Two years and enormous progress at Clandon Park
The scenes of Clandon Park on fire are no less poignant today than they were on 29 April 2015. However, in the intervening two years, a dedicated project team, with the support of numerous volunteers, specialists, and contractors from around the country, and the world, have achieved so much.
The fire was devastating. An architectural masterpiece and beautiful collection that the National Trust was proud to share with visitors was, in just a few short hours, left a smoking ruin. The sense of loss felt by the local community, by National Trust staff and volunteers and many more across the world was huge. However, it was this strength of feeling that has channelled our dedication and determination to restore this magnificent house.
Facing a huge task
From that very first morning after the fire we began to plan the recovery and future of Clandon – protecting the salvaged collection, stabilising the house, assessing the damage, arranging contractors, recording what had been saved and mapping where we might find objects in the rubble, establishing who and how many people we needed, were just a few of the challenges faced.
That planning on day one, and every day since, led to a fully operational salvage in ‘field’ conditions. The scale was enormous – 1160 sq m's filled with debris over 2m's high in places. Before we could even set foot in the house all high level debris had to be removed. Two enormous cranes allowed safe access to the inside of the house; removing huge timbers, melted lead and a jumble of metal and wires. Gradually, the process of clearance made way for temporary repair work to take place; delicate ornate plaster was held in place, fireplaces and ceilings were propped; all to avoid further damage.
Archaeologists, had to follow the cranes into clear and safe areas. The Saloon was the first room they could access - one person at a time to start with, then when there was enough room, two people and so on. Discoveries of collection items intact, such as the stoneware duck, were rewarding moments, giving us hope for what else we might find.
While all this was going on, the huge task to scaffold the house began and by Christmas 2015, the house was protected from the elements by 31 miles of scaffolding.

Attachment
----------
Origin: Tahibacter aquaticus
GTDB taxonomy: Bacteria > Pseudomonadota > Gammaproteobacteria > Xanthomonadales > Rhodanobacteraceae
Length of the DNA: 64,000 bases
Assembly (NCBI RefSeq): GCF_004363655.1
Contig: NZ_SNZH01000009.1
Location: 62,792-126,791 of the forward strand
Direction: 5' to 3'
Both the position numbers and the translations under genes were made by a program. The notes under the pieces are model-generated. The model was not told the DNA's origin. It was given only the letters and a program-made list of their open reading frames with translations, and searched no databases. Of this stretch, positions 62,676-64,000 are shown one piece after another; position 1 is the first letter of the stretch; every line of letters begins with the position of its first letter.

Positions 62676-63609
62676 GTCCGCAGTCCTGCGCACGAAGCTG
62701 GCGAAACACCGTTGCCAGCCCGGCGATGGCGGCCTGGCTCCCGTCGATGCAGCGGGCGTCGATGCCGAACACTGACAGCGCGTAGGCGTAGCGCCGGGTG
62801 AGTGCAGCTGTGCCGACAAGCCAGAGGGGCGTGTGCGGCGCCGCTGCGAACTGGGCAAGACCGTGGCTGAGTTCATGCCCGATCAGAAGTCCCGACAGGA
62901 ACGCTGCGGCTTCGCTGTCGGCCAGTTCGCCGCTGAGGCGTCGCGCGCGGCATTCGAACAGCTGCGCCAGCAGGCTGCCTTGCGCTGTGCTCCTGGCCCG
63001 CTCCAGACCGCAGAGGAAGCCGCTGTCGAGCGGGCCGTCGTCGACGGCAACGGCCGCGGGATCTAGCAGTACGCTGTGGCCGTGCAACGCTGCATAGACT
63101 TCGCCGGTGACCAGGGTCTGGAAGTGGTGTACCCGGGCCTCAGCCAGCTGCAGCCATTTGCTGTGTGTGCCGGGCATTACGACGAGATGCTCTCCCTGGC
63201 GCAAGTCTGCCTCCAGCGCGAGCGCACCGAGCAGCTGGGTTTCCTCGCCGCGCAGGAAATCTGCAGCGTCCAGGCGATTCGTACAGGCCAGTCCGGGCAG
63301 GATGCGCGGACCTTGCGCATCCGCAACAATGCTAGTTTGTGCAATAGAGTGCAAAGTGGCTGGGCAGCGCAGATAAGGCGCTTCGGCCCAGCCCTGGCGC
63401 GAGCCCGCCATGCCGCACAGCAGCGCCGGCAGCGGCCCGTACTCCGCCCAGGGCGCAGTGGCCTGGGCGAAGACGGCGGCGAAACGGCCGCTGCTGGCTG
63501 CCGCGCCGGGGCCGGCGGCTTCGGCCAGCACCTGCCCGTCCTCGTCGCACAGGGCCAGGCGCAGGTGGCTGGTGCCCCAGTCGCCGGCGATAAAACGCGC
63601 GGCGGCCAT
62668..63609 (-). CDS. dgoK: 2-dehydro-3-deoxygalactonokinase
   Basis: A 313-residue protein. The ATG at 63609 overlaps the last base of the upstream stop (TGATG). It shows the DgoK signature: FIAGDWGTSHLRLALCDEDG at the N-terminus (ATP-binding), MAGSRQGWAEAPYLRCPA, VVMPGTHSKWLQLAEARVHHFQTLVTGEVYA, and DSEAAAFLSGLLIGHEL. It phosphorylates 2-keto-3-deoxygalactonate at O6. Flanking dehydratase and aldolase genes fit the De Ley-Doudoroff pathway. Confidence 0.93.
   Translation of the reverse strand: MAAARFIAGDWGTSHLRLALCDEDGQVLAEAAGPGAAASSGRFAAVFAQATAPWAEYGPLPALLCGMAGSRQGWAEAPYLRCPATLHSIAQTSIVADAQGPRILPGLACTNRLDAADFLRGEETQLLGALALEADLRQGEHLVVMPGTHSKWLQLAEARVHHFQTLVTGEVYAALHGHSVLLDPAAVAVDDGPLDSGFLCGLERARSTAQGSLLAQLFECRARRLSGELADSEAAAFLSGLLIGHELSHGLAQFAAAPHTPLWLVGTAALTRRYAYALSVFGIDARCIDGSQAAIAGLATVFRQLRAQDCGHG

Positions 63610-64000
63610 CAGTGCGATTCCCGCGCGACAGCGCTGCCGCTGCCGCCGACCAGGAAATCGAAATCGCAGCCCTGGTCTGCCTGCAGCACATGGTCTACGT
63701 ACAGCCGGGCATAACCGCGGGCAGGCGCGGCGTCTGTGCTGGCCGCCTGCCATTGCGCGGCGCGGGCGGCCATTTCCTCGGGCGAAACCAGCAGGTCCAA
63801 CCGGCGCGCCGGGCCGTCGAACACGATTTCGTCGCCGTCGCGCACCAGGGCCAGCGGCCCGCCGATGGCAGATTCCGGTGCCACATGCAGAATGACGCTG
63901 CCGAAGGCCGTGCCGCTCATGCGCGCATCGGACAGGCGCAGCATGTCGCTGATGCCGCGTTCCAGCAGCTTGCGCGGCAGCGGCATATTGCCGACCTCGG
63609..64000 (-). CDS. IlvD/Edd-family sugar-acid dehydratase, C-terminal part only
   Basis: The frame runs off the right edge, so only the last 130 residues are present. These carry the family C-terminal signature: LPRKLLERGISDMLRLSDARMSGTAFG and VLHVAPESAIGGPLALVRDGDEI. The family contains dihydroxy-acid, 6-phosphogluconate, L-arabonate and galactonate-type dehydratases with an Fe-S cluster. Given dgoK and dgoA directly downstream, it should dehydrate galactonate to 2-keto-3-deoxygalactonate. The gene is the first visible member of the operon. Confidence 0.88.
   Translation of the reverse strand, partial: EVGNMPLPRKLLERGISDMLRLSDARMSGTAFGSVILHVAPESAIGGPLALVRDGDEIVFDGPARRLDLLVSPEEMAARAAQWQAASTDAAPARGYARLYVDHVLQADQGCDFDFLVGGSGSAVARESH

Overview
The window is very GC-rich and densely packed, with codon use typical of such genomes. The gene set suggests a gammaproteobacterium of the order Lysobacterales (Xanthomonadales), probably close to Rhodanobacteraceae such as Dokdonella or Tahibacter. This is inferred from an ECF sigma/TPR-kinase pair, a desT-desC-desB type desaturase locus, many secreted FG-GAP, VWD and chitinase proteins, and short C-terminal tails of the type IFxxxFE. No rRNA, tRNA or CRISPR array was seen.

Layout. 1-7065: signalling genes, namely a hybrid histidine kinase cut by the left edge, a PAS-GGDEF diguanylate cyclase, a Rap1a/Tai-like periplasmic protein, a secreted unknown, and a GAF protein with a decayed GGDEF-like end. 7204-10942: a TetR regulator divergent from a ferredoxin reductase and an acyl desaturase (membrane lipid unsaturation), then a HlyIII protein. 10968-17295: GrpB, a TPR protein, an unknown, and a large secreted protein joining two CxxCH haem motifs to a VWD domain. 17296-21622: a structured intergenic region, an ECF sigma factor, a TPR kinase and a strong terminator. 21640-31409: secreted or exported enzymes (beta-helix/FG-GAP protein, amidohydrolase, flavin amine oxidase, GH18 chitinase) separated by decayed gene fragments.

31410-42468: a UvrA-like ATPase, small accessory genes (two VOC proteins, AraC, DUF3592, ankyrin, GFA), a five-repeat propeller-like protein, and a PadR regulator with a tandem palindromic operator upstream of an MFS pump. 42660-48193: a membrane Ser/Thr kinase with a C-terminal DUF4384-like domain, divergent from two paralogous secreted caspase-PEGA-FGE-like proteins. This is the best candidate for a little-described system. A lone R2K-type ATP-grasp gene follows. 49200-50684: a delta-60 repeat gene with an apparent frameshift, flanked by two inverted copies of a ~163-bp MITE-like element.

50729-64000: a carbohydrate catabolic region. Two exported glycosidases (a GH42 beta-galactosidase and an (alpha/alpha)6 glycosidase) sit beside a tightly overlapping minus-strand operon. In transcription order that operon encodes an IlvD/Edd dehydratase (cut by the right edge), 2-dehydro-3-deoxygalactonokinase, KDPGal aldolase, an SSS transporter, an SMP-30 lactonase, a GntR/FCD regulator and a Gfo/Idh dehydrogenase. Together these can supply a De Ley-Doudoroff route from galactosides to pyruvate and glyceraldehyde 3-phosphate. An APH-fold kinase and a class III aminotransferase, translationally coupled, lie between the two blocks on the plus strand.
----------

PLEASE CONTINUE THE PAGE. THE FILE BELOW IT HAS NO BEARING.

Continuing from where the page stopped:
The building, now protected from rain and beginning to be cleared of debris, could start the long process of drying out. To avoid removing the temporary roof, the last clearance and protection work was carried out by a team of abseilers. Suspended from the temporary roof structure, they removed all the heavy stone treads from the Stone stairs and secured fireplaces that no longer had a floor beneath them.
The house was clear
A year after we first accessed the house it was clear of debris and the salvage operation was dismantled; an incredible achievement. We had filled 2,000 trays with fragments of plaster, marble, metalwork and ceramics, as well as countless other survivals. These discoveries provided us with the evidence that a restoration of the significant ground floor rooms was possible and appropriate.
With clear access to the house, we brought in specialists to analyse and record the building – every inch of the walls and floors were captured digitally, producing a comprehensive record of the building as it looks now – and indeed how it looked almost 300 years ago when the structure was last seen.
A total of 22,000 images have been taken and drawings produced, showing the amazing quality of the brickwork and construction and design intricacies, such as hidden alcoves that the fire has revealed.
We have removed and sent for conservation and safe storage wallpaper, lanterns, the state bed, pelmets and picture frames, protected the marble floors, and created a freestanding walkway to allow visitors to see the incredible survival inside the building and record their reactions on our “Thoughts Board.”
Thorough research and investigations currently taking place are providing us with an insight into Clandon previously unknown. We have discovered traces of the original Jacobean house, in the basement, and we now understand that the timbers used to build the house were felled in the Baltic in the winter of 1729, leading to a new understanding about when and how the house was built.
Conversation is shaping the future
Key to the planning of Clandon’s future has been the input of our neighbours, volunteers, experts from around the country, partners, staff and visitors. We have listened to the views of hundreds of people and have carried out online surveys, focus groups and numerous tours and presentations. This feedback and knowledge has resulted in a richer and deeper understanding of Clandon, as we brief architect teams for the design competition.
The future looked bleak for Clandon, but two years of hard work driven by the encouragement and support of so many, leads us towards the creation of a renewed Clandon for future generations to enjoy.